- Take steps to promote your own physical and emotional healing by staying active in your daily life i.e., healthy eating, rest, exercise, relaxation.
- Limit your exposure to details about the tragedy. Find distractions like going to a movie, dinner, reading a good book, listening to music; or getting a massage or manicure. When the conversation about the tragedy becomes negative, walk away.
- Join a support group. Other people can encourage, guide, and comfort you. They can also offer practical advice and information, and help you feel less alone.
- Be aware of disorders. Stressful events can lead to significant emotional distress, as mentioned above. Be aware of the warning signs and get help from your doctor or mental health professional.
- Don’t try to find reason for violence. A lot of tragic attacks do not make sense. Trying to rationalize tragedies often leads to incorrect and emotionally-charged accusations that may do more harm than good.
- Don’t make any major life changes following the trauma. Try to keep your life as structured and consistent as possible. As humans, we find comfort and safety in a stable environment and routine. This is especially true when dealing with children who have experienced trauma.
- Don’t judge your emotions or compare yourself to others. Everyone reacts to traumatic events differently and it may take some time for you to regain a new sense of normal. Be patient.
- Don’t hold yourself responsible for the tragic event. It is a natural inclination to rationalize that you have full control and could have changed the course of a traumatic event but this is not the case.
- Don’t underestimate how strong you are.
How to Help Others and Your Community after Tragedy Strikes
In the case of local tragedies, it’s important to bring the community closer. Studies have shown that the community spirit experiences during and after a tragic event can serve as a functional purpose. It protects and helps rebuild quickly a sense of camaraderie and fellowship with others. Here are some ways you can foster a sense of community following a tragedy.
- Offer support and listen. Offer support by listening to survivors and let them talk about their experiences at their own pace. Be present and listen without judgment.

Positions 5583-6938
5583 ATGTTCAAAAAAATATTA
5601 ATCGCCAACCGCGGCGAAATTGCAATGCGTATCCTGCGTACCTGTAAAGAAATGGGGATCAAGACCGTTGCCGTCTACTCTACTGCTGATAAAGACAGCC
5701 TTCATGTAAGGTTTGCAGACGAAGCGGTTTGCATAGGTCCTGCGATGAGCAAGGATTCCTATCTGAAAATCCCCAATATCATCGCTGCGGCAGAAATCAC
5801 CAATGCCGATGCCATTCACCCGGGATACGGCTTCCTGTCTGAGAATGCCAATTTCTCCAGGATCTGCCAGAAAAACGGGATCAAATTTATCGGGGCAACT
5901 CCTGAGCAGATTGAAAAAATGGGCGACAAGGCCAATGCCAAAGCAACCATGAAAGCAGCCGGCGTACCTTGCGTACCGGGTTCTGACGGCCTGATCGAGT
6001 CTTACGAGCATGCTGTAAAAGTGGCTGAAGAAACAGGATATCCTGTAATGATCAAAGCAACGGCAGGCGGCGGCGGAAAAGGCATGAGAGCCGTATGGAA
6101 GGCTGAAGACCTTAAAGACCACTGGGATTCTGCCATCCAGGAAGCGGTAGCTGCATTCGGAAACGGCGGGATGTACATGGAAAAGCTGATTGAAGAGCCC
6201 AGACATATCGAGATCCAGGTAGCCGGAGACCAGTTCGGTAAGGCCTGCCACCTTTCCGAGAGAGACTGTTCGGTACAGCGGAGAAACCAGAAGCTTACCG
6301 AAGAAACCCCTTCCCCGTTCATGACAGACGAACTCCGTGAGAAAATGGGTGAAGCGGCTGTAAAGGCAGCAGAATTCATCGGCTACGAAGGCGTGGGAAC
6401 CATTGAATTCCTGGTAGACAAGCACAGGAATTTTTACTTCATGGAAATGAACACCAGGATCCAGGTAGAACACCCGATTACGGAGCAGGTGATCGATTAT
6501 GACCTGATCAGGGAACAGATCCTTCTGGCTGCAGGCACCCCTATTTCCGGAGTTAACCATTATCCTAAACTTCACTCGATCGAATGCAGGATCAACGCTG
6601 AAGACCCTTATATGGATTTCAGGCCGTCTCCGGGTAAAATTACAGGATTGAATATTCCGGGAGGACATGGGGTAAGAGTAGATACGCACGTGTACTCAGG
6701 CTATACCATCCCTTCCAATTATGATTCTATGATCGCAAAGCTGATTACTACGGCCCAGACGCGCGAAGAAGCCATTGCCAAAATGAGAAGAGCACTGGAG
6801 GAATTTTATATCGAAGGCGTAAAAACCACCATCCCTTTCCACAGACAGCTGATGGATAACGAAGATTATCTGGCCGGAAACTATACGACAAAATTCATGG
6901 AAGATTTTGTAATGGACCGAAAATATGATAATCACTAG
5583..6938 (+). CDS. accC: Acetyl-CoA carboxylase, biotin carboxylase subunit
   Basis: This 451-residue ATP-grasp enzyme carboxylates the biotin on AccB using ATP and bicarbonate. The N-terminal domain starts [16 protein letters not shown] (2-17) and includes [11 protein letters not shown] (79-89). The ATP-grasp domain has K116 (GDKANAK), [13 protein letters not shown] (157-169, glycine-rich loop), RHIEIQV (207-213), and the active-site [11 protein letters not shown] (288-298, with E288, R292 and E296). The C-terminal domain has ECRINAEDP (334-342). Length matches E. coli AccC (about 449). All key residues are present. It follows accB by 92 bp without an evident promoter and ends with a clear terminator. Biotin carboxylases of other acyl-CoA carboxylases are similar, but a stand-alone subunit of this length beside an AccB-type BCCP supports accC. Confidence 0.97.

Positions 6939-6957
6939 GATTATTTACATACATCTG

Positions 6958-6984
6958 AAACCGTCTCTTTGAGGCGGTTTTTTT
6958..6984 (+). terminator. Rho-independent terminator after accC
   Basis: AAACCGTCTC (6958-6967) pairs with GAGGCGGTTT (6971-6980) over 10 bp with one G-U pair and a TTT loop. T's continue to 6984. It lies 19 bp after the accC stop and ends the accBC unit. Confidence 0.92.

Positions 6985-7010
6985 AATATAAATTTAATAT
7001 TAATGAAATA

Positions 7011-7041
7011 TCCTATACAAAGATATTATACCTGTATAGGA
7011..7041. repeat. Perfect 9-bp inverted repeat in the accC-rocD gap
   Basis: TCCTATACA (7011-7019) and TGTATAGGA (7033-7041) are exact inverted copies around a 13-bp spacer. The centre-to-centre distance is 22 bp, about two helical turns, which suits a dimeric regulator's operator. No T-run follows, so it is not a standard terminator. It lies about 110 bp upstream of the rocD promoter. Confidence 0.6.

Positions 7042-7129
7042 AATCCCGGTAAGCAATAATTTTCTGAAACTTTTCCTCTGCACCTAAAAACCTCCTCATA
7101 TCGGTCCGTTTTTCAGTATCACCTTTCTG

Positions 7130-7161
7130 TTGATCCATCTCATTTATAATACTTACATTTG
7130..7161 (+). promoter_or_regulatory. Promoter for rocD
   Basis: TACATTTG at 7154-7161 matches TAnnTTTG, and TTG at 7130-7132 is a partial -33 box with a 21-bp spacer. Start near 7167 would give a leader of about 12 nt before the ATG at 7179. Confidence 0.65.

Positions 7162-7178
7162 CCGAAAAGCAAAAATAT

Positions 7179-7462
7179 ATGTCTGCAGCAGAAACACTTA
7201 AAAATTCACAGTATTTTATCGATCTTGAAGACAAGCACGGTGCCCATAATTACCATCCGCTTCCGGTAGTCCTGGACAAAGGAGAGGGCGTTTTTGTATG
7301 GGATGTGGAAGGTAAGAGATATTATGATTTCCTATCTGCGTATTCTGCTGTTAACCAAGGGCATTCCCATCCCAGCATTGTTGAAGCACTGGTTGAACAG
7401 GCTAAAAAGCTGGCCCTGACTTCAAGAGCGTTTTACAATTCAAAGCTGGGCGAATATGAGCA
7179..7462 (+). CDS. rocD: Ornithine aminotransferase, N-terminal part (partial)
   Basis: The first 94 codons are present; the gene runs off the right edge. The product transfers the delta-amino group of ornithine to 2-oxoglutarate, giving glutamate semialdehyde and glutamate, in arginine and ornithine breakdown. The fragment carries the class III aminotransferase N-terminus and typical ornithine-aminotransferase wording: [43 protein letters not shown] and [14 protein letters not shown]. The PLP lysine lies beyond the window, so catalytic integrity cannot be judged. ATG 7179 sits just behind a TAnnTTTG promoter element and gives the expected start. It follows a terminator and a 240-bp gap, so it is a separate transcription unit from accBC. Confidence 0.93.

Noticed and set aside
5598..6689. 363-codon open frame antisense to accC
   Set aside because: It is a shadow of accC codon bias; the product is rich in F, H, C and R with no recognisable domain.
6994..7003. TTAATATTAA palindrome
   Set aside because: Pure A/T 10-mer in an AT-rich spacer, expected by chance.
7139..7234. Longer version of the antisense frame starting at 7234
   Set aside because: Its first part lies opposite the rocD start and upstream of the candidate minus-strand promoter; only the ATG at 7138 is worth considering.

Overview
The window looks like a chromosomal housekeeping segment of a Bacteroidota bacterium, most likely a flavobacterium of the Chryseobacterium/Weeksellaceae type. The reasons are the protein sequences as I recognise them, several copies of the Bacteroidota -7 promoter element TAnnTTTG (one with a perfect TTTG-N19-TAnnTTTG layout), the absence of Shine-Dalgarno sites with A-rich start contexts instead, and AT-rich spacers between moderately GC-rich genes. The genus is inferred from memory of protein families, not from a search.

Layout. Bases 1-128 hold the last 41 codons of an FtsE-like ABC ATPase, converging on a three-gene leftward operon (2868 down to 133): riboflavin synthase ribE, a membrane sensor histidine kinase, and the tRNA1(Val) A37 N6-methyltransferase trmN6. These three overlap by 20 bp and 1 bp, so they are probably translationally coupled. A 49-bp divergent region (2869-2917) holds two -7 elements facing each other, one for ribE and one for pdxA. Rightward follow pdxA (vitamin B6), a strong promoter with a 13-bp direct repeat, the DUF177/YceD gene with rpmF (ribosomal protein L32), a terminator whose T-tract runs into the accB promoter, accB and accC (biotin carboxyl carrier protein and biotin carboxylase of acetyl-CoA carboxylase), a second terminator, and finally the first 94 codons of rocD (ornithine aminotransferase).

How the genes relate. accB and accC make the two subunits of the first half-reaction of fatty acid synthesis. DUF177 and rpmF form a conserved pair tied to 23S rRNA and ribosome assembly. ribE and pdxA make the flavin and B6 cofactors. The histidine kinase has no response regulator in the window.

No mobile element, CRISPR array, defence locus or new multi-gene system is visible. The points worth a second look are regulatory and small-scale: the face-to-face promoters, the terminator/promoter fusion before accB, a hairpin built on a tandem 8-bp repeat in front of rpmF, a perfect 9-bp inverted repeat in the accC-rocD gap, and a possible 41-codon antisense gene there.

- Be on the lookout for others’ signs of stress. Listen to others and allow them to express their feelings and reactions. Children usually take longer to come out of shock than adults. Here we offer tips you can help children understand and overcome a tragedy.
- Volunteer with a local community agency or help organize and participate in fundraising and blood drives to support relief efforts. Such activities can provide a forum for support.
It’s challenging, but finding meaning in loss can make a difference. If you are in the Orlando area, here are some avenues to convey a sense of compassion and connectedness to those affected by the tragedy.
You can donate to the Pulse Victims Fund here. It is administered by Equality Florida, a registered 501(c)3 nonprofit organization that has stated that “Every penny raised will be distributed directly to the victims and their families.”
Attend a Vigil
It can be comforting to be among others who are experiencing the same shock and grief as you. Vigils are being organized around the country. If you suffer from depression or anxiety, consider attending the event with a couple of friends who you can be there for each other.
Reach Out If You Need Support
If you think you or someone you know needs support, or just someone to talk, here are a few ways you can speak to a counselor:
- Call the Behavioral Health phone number on the back of your insurance card.
- Visit https://findtreatment.samhsa.gov/
- Call 1-800-662-HELP (4357).
- Visit psychologytoday.com
- Talk to a therapist on Amwell. Psychologists and counselors are available for on-demand sessions, but if you prefer to schedule an appointment, you can call 877‑410‑5548. Therapists are available 7 am – 11 pm EST, 7 days per week.